We Are Your Friends
Friends shouldn’t let friends pay money to see We Are Your Friends.
* This filmography is not intended to be a comprehensive list of this artist’s work. Instead it reflects the films this person has been involved with that have been reviewed on this site.
The movie questionnaire and 2015 reviews of RogerEbert.com film critic Odie Henderson.
The movie questionnaire and 2015 reviews of RogerEbert.com film critic Sheila O'Malley.
The movie questionnaire and 2015 reviews of RogerEbert.com film critic Susan Wloszczyna.
The movie questionnaire and 2015 reviews of RogerEbert.com editor Brian Tallerico.
A list of the three-star reviews so far posted on RogerEbert.com this year.
The strange unraveling of Cinderella; Kimmy Schmidt skewers empowerment culture; Charles Grodin's fine art of reaction; Putting "use" back in fair use; Yoga pants are ruining women.
An obituary for the legendary Lauren Bacall.
Nell Minow responds to our Movie Love Questionnaire.
Kevin Spacey discusses the timelessness of William Shakespeare, impact of Hill Street Blues, and the moment he knew he was an actor.
Writer Dan Callahan responds to our Movie Love Questionnaire.
Writer Brian Tallerico responds to our Movie Love Questionnaire.
Hoberman on the Coen Brothers' portrayal of Jews; horror-woman's films; the "Goodbye New York" essay; Sheila O'Malley on anniversaries; Elmore Leonard's 10 rules of writing.
Writer Susan Wloszczyna responds to our Movie Love Questionnaire.
Writer Sheila O'Malley responds to our Movie Love Questionnaire.
Sheila writes: While life can often be messy and awful, and the bombardment of bad news from around the globe is disheartening to say the least, sometimes it really helps to sit back, relax, and watch a bunch of guys working together to play "Flight of the Bumblebees" on the cliched 100 bottles of beer on the wall. This clip came out a couple of years ago and I haven't tired of it. I love the collaboration and the creativity. I love in particular the scene that isn't shown here, the one where they worked it all out.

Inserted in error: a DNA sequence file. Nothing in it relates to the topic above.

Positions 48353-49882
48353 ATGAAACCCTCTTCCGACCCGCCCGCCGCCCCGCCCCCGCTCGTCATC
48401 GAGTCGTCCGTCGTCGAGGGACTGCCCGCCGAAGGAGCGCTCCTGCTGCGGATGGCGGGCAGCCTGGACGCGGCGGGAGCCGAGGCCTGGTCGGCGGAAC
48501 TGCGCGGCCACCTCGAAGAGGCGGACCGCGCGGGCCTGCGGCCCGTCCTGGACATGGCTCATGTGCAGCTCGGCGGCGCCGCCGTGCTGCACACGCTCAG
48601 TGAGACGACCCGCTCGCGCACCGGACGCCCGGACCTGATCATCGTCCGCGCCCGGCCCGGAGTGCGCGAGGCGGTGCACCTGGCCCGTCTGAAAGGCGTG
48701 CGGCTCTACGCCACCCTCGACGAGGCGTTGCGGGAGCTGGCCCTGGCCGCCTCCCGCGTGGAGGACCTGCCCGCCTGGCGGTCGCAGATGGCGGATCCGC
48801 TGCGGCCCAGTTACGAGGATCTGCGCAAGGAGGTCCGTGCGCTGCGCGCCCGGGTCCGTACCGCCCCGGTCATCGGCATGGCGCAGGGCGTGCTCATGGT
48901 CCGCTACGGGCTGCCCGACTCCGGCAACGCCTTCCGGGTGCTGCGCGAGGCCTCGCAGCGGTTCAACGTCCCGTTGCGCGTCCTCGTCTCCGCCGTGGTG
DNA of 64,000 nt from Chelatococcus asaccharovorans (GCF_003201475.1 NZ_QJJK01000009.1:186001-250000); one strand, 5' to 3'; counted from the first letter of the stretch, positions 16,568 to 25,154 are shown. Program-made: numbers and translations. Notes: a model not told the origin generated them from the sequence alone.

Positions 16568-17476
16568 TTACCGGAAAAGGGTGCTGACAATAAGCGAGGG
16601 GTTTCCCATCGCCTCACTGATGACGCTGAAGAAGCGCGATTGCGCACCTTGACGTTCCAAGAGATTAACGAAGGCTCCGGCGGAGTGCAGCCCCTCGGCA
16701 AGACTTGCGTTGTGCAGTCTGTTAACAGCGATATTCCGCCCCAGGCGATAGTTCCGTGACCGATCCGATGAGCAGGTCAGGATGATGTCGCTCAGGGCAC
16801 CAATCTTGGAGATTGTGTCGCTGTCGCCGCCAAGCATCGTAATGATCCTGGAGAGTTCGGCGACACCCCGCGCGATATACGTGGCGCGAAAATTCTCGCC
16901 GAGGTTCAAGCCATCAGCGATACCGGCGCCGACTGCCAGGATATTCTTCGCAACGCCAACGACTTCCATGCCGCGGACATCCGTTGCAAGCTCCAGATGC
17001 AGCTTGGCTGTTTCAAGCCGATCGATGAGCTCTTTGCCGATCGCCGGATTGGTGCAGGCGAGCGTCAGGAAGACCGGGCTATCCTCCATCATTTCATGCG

Writer Odie Henderson responds to our Movie Love Questionnaire.
Sheila writes: Thank you all for taking the time to answer our survey! We will keep you posted on any changes that may come about. So let's get to the newsletter, shall we? Jack Kerouac famously wrote the majority of "On the Road" on one long scroll of paper. Kerouac found that taking the time to remove the finished pages off of the typewriter and replacing them with a fresh sheet interrupted his flow. California artist Paul Rogers, who has done ten book covers for Random House UK of Hemingway classic, has created an online scroll of beautiful illustrations for Kerouac's novel. Evocative and gritty, they make a great companion piece for "On the Road". You can see more of Paul Rogers' cool work at his site.
Karen Black, who died Aug. 7 at 74, was the “what the hell?” emblem of the American New Wave, its most extreme, improvisational player, its most unusual, unaccountable, unstable presence.
Cheryl Boone Isaacs has been elected to run the Academy of Motion Picture Arts & Sciences.
Leonard Maltin talks B-movies on a panel at Comic-Con.
Marie writes: The West Coast is currently experiencing a heat wave and I have no air conditioning. That said, and despite it currently being 80F inside my apartment, at least the humidity is low. Although not so low, that I don't have a fan on my desk and big glass of ice tea at the ready. My apartment thankfully faces East and thus enjoys the shade after the sun has crossed the mid-point overhead. And albeit perverse in its irony, it's because it has been so hot lately that I've been in the mood to watch the following film again and which I highly recommend to anyone with taste and a discerning eye.
Tom Shales looks at "Carson on TCM," a weekly series of shows culling great Carson interviews.